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#1 Assume $\mathbf{a_1x+b_1y+c_1=0}$ and $\mathbf{a_2x+b_2y+c_2=0}$ two linear equations. If we add these two equations we get $$\mathbf{(a_1+a_2)x+(b_1+b_2)y+(c_1+c_2)=0}$$ $$\mathbf{y=\frac{-(a_1+a_2)}{b_1+b_2}x+\frac{-(c_1+c_2)}{b_1+b_2}}$$ $$\mathbf{m=\frac {-(a_1+a_2)}{b_1+b_2}}$$ #2 Now we can write the first and second equation respectively as $\mathbf{y=\frac{-a_1}{b_1}x-\frac{c_1}{b_1}}$ and $\mathbf{y=\frac{-a_2}{b_2}x-\frac{c_2}{b_2}}$. Add this two equations like before and we get, $$\mathbf{2y=\left(\frac{-a_1}{b_1}+\frac{-a_2}{b_2}\right)x-\left(\frac{c_1}{b_1}+\frac{c_2}{b_2}\right)}$$ $$\mathbf{y=-\frac{(a_1b_2+a_2b_1)}{2b_1b_2}x-\frac{1}{2}\left(\frac{c_1}{b_1}+\frac{c_2}{b_2}\right)}$$ So, $$\mathbf{m=-\frac{(a_1b_2+a_2b_1)}{2b_1b_2}}$$

I just added two same equations here in two different ways. So I should get the same equation for both cases. But apparently the slopes are different here. I believe Somewhere I have made a very silly mistake. I took my time and went through it carefully but unfortunately couldn't find the mistake. Can you please show me where I made the mistake?

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  • $\begingroup$ You have a different representation of the same line. Note that the constant term in both equations is also different, not just the slope. $\endgroup$ – fosho Jan 7 '16 at 9:52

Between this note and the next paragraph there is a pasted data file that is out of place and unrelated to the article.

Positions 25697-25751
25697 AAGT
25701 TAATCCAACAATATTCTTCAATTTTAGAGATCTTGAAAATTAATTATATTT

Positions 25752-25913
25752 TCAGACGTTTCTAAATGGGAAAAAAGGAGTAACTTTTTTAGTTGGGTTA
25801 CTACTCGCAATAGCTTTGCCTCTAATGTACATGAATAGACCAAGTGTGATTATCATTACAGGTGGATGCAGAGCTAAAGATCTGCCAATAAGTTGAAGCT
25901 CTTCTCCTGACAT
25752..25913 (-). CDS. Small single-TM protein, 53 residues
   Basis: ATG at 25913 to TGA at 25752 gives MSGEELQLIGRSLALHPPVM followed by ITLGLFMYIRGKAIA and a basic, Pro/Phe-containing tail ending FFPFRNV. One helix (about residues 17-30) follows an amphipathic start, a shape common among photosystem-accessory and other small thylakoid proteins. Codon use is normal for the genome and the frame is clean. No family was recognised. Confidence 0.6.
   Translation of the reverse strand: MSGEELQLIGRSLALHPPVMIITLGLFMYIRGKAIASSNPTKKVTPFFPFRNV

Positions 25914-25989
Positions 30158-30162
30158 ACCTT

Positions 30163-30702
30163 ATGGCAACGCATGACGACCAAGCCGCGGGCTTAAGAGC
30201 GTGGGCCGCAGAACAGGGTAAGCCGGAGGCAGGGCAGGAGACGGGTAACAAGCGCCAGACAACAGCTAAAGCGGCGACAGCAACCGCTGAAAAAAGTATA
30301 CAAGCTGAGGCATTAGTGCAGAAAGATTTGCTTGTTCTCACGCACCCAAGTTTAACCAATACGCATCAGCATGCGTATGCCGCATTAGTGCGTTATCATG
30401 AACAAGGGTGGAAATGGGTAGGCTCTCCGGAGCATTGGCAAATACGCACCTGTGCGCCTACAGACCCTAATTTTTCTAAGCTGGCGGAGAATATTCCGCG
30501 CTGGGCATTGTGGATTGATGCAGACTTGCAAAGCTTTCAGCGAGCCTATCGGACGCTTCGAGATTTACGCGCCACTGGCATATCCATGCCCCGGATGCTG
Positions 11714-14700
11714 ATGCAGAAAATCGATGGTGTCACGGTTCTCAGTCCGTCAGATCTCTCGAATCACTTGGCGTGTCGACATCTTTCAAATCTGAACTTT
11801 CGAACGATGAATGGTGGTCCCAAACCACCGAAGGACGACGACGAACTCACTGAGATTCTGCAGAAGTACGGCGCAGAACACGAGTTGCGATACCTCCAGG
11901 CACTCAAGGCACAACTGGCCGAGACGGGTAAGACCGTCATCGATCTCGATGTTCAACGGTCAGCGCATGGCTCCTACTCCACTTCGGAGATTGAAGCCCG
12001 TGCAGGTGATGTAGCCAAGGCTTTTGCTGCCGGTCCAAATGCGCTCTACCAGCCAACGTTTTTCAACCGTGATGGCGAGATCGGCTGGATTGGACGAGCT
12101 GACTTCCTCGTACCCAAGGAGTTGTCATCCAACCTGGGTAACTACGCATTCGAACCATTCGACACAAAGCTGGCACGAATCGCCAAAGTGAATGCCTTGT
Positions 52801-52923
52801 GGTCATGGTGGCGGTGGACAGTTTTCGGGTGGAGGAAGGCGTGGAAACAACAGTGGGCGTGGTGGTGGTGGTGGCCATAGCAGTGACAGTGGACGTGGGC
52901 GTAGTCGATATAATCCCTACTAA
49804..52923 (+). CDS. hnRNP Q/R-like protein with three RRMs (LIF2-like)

• $\begingroup$ Yes. that was my question. Just because my representation is different the result shouldn't be different, don't you think? All I did was adding two equations. No matter how I add two equations the output must be same I think $\endgroup$ – Farhan Fuad Jan 7 '16 at 9:58
  • $\begingroup$ So do you think $1-\frac{1}{x}$ and $\frac{x-1}{x}$ are different? $\endgroup$ – fosho Jan 7 '16 at 10:01
  • $\begingroup$ Definitely not. But i don't get how your example is related to my question. Both value m was supposed to be the same. But it's not $\endgroup$ – Farhan Fuad Jan 7 '16 at 10:08
  • $\begingroup$ You're observing this difference because you've divided through, in the second part of your question, by two potentially different values: $b_1$ and $b_2$. $\endgroup$ – amcerbu Jan 7 '16 at 13:00
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The problem is, that in #2 you divide each of the equations by $b$ to get them in slope-intercept form. So in #1 you get the equation $eq_1+eq_2$, whereas in #2 you get $\frac{eq_1}{b_1}+\frac{eq_2}{b_2}$. Clearly, those shouldn't give the same equations.

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Hint take for eg equations $2x+3y+5=0,3x+4y+7=0$ add it in ways you have done you wont get similar lines hence the slopes and constants are different . This is because of the different representation of same line .

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    $\begingroup$ I'm not the OP, but I'm confused about this matter too. What do you mean by "different representation of the same line"? If coordinate axes are fixed then doesn't a line correspond to a unique representation? $\endgroup$ – user160738 Jan 7 '16 at 12:28